I hope that means MSFT got that fixed!

  • User profile image
    Sven Groot

    figuerres wrote:
    
    Sven Groot wrote:
    I've seen installers that specifically instruct you to not install on the system drive if you're running Vista, just to avoid the default file system permissions of Program Files. This demonstrates a particular ignorance to the fact that their app would also not work under XP if the user isn't an administrator...

    This kind of reasoning is inexcusable (and MS is guilty of it too with the way the "Visual Studio requires admin rights" message is worded if you run VS2005 SP1 under Vista). There should be a fine or something.


    Seven:  I do not know if you have tried the VS2008 B2 yet but it does not need run as admin (at least not yet) and I do not see the docs saying it needs admin.

    I hope that means MSFT got that fixed!

    I hope so. I mean, sure there are some development tasks that require you to have admin rights, but they are so rare. I never need to elevate VS for my development needs. Of course, this is going to vary depending on what kind of development you're doing, but it's still stupid to put up a blanket statement suggesting all developers run VS as admin all the time, when it's plainly not needed.

    If VS2008 gets rid of the message, great. If it actually put the admin-required tasks in separate processes and supports elevating when they are required, even greater! Anyone running VS2008 on Vista who can check what happens here?

    EDIT: Also, I am not a number. Tongue Out

  • User profile image
    littleguru

    Sven Groot wrote:
    
    figuerres wrote:
    
    Sven Groot wrote:
    I've seen installers that specifically instruct you to not install on the system drive if you're running Vista, just to avoid the default file system permissions of Program Files. This demonstrates a particular ignorance to the fact that their app would also not work under XP if the user isn't an administrator...

    This kind of reasoning is inexcusable (and MS is guilty of it too with the way the "Visual Studio requires admin rights" message is worded if you run VS2005 SP1 under Vista). There should be a fine or something.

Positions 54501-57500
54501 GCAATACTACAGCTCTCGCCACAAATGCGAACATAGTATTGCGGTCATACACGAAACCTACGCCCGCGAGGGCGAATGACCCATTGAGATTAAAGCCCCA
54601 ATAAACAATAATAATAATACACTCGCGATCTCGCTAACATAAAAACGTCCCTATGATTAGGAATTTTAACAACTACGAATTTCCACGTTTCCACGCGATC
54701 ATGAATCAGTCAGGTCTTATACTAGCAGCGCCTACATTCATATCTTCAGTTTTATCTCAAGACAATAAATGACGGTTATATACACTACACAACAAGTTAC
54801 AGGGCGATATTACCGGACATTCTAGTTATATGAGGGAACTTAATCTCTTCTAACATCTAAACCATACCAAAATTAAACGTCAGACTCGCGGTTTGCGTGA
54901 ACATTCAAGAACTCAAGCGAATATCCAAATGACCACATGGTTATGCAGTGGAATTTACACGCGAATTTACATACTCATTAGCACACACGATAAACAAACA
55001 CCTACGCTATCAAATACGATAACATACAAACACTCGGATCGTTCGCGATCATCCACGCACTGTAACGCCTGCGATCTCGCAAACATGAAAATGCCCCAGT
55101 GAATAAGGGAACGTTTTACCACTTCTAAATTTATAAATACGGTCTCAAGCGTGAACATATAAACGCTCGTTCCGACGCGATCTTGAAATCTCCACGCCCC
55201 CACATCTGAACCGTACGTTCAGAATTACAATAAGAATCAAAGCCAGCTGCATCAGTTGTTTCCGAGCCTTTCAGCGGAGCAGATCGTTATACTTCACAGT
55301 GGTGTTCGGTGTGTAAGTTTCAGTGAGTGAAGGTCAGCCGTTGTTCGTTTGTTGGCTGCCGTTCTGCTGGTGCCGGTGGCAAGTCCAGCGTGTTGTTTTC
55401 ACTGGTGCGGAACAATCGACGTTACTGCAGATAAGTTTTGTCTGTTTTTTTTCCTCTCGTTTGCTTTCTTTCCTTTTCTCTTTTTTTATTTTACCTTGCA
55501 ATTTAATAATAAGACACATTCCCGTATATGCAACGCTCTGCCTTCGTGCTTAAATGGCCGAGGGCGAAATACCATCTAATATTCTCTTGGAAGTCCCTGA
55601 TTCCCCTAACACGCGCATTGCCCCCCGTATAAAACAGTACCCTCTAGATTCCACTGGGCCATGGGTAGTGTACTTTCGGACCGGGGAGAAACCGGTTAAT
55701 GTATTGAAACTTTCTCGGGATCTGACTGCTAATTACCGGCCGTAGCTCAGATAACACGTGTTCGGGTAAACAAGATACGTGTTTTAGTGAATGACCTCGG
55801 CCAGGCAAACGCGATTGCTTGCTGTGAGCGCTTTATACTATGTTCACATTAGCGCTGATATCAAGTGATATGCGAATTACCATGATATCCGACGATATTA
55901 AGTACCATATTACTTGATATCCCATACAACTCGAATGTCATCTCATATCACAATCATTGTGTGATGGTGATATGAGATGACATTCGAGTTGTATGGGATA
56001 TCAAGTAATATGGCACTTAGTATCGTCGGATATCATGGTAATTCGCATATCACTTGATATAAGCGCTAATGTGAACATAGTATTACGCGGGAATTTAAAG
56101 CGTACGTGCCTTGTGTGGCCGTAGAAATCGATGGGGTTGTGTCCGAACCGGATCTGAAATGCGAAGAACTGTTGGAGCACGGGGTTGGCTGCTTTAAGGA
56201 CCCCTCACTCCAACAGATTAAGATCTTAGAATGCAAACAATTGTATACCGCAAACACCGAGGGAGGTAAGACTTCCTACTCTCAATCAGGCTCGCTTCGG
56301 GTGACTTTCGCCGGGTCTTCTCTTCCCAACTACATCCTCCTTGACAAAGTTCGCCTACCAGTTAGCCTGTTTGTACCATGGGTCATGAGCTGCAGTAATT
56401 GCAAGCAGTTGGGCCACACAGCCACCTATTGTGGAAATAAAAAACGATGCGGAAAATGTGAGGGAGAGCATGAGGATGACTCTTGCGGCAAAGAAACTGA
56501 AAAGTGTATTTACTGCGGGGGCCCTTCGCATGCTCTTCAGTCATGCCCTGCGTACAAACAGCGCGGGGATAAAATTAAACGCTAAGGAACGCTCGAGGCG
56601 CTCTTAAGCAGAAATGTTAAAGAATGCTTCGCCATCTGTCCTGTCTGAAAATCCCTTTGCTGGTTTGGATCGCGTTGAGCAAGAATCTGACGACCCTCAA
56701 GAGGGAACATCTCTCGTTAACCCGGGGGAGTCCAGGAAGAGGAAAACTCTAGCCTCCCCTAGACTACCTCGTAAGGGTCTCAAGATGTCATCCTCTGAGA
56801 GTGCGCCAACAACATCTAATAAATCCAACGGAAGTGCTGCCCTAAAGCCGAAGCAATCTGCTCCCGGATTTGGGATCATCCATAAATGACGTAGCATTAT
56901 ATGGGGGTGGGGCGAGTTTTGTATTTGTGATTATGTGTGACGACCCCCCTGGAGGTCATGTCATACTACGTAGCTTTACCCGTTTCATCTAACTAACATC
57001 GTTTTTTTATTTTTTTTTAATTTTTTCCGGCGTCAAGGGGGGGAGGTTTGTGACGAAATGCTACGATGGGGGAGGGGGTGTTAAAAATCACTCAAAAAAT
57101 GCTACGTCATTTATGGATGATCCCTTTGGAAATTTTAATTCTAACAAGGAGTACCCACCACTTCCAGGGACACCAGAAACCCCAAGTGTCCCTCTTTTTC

Seven:  I do not know if you have tried the VS2008 B2 yet but it does not need run as admin (at least not yet) and I do not see the docs saying it needs admin.

    I hope that means MSFT got that fixed!

    I hope so. I mean, sure there are some development tasks that require you to have admin rights, but they are so rare. I never need to elevate VS for my development needs. Of course, this is going to vary depending on what kind of development you're doing, but it's still stupid to put up a blanket statement suggesting all developers run VS as admin all the time, when it's plainly not needed.

    If VS2008 gets rid of the message, great. If it actually put the admin-required tasks in separate processes and supports elevating when they are required, even greater! Anyone running VS2008 on Vista who can check what happens here?

    EDIT: Also, I am not a number.


    I'm downloading it right now. I'll install it on Vista. Perhaps, of nobody else did before., I can report Smiley

  • User profile image
    figuerres

    Sven Groot wrote:
    
    figuerres wrote:
    
    Sven Groot wrote:
    I've seen installers that specifically instruct you to not install on the system drive if you're running Vista, just to avoid the default file system permissions of Program Files. This demonstrates a particular ignorance to the fact that their app would also not work under XP if the user isn't an administrator...

    This kind of reasoning is inexcusable (and MS is guilty of it too with the way the "Visual Studio requires admin rights" message is worded if you run VS2005 SP1 under Vista). There should be a fine or something.


    Seven:  I do not know if you have tried the VS2008 B2 yet but it does not need run as admin (at least not yet) and I do not see the docs saying it needs admin.

    I hope that means MSFT got that fixed!

    I hope so. I mean, sure there are some development tasks that require you to have admin rights, but they are so rare. I never need to elevate VS for my development needs. Of course, this is going to vary depending on what kind of development you're doing, but it's still stupid to put up a blanket statement suggesting all developers run VS as admin all the time, when it's plainly not needed.